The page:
The appellant along with maternal grandmother of Aditya (child of both appellant and respondent) will be entitled, at the expense of the respondent to spend seven days in Kenya once a year. The directions thus contemplated that in a year, the appellant will have sufficient physical contact and interaction as well as benefit of stay with Aditya. The Court held in, Smriti Madan Kansagra v. Perry Kansagra, (CIVIL APPEAL NO. 3559 OF 2020)
The court by majority judgment dated 28.10.2020 held that, the custody of Aditya Vikram Kansagra is handed over by his mother Smriti Madan Kansagra, to the father Perry Kansagra, subject to the directions. Wherein, the respondent was directed to obtain a mirror order from the concerned court in Nairobi to reflect the directions contained in the judgment, within a period of 2 weeks from the date of judgment. Also, Smriti will be at liberty to engage with Aditya on a suitable video-conferencing platform for one hour over the weekends; further, Aditya is at liberty to speak to his mother as and when he desires to do so. Also, Smriti would be provided with access and visitation rights for 50% once in a year during the annual vacations of Aditya, either in New Delhi or Kenya, wherever she likes, after due intimation to Perry. Not only this, Perry will bear the cost of one trip in a year for a period of one week to Smriti and her mother to visit Aditya in Kenya during his vacations. The costs will cover the air fare and expenses for stay in Kenya. However, Smriti will not be entitled to take Aditya out of Nairobi, Kenya without the consent of Perry.
On 30.10.2020, the respondent moved an application in the High Court of Kenya at Nairobi seeking registration of the Judgment and for obtaining ‘Mirror Order’
The counsel for appellant contended that, India and Kenya are not reciprocating countries and, as such, the provisions of the Act will not be applicable. In any case, by virtue of Section 3(3) of the Foreign Judgments (Reciprocal Enforcement) Act, CAP, 43 enacted by the Parliament of Kenya, nothing in the Act will apply to proceedings in connection with “the custody or guardianship of children”.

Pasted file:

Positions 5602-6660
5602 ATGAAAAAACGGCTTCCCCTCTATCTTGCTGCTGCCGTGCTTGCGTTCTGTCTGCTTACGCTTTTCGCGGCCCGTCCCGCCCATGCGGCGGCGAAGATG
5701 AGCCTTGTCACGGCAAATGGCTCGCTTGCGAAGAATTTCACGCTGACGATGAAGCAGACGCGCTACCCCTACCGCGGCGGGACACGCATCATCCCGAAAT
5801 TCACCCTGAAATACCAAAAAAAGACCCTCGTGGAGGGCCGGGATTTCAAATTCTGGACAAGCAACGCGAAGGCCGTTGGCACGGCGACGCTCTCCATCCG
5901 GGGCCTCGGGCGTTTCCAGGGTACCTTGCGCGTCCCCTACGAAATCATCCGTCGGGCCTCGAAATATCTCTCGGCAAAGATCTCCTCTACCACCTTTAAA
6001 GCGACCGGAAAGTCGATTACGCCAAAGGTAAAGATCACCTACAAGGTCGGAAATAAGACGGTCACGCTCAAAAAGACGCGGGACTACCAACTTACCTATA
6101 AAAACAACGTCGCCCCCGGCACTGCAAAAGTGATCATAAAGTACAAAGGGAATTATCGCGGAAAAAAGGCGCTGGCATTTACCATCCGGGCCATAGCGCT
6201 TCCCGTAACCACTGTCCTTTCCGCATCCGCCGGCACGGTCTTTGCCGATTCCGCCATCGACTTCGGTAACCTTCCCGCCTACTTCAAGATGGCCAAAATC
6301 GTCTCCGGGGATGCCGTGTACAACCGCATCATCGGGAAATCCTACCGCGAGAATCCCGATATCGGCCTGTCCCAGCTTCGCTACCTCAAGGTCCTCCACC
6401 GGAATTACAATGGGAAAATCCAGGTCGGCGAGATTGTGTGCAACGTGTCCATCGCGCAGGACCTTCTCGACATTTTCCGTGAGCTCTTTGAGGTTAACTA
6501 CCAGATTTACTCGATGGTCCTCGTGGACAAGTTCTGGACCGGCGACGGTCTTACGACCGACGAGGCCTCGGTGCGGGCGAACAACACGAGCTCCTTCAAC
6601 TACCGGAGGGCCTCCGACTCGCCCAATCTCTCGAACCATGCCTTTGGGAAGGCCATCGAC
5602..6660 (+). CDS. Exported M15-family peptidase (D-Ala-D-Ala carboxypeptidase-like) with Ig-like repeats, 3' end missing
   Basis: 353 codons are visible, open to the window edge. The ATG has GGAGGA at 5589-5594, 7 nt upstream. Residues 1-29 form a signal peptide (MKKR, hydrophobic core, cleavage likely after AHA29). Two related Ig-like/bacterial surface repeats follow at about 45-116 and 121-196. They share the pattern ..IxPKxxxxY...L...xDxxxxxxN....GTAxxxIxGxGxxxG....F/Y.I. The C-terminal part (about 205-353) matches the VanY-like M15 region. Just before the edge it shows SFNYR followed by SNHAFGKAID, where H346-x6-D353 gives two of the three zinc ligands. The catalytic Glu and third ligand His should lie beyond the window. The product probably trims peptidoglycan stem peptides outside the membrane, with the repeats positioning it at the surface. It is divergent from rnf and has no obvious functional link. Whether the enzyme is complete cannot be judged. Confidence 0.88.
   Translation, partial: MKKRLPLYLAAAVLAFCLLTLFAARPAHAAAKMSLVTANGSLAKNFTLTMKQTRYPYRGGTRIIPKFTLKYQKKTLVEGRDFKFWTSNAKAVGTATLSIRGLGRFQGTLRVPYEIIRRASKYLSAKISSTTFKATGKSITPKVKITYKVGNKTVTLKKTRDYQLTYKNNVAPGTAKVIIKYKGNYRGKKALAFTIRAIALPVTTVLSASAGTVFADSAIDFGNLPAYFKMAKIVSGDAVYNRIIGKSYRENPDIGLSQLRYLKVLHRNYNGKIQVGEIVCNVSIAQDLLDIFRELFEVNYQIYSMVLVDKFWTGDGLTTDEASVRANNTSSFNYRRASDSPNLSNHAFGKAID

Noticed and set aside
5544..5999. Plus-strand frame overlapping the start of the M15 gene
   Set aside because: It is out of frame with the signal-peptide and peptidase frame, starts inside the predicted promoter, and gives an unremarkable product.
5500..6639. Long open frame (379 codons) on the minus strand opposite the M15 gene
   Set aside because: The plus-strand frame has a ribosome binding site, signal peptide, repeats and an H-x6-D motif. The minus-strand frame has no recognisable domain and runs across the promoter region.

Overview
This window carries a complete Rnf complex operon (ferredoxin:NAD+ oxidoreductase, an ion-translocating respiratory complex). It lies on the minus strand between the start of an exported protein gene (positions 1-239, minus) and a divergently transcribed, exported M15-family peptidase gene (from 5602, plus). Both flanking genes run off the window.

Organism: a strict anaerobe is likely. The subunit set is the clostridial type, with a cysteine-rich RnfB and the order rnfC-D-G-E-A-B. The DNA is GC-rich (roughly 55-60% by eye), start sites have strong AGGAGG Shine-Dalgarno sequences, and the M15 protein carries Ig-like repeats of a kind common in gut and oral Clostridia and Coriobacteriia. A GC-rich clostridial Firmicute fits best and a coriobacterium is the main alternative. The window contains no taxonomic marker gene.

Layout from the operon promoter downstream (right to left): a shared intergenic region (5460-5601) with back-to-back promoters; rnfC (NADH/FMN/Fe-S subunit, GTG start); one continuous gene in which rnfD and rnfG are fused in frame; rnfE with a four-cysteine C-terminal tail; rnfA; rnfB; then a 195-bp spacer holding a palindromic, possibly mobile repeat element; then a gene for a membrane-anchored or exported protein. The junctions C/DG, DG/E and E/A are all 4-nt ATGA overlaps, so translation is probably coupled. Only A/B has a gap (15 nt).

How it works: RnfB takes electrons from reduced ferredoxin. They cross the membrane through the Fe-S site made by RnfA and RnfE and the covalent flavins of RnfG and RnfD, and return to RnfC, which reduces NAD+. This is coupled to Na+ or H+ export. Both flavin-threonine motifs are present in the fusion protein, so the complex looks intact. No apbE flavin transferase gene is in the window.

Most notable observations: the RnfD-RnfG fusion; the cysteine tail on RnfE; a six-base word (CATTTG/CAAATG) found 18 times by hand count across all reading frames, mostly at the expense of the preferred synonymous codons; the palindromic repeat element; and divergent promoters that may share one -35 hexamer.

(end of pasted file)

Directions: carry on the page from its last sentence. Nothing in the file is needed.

However, learned Advocate for the respondent has relied upon the provisions of the Judicature Act of Kenya which empower the High Court of Kenya to exercise jurisdiction in accordance with common law principles and doctrine of equity and upon Article 2(5) of the Constitution of Kenya, 2010, which recognises the general rules of international law as forming part of laws of Kenya.
The court was of the view that, “the Order passed by the High Court of Kenya respectfully deserves and must be shown due deference. Nothing turns on the form and format of the Order, so long as the High Court of Kenya was apprised of all the facts, and the context in which it was approached, for compliance of the directions passed by this Court in the Judgment. Since the registration of the Judgment passed by this Court has been done under the orders of the High Court of Kenya, we accept the submissions made by the respondent. In our view, the registration of the Judgment is sufficient compliance of the direction to obtain a Mirror Order issued from a competent court in Kenya. The fact that the registration was given at the instance of the respondent and the unconditional undertaking given by the respondent to this Court, are sufficient compliance of the directions issued by this Court.”
Conclusively, it was held that, considering the totality of circumstances, including his age at present the appellant was entitled in terms of the directions of the High Court, to have the temporary custody of Aditya throughout the winter and summer vacations. But, that entitlement is now reduced to only 50% of one of the vacations. Also, the e-mail Id. of the appellant as well as her mobile details shall be furnished to Aditya’s school, so that the appellant shall be kept in touch with the developments, and, the appellant be given liberty to meet Aditya on his Birthdays. And thus, the appeal stands disposed off.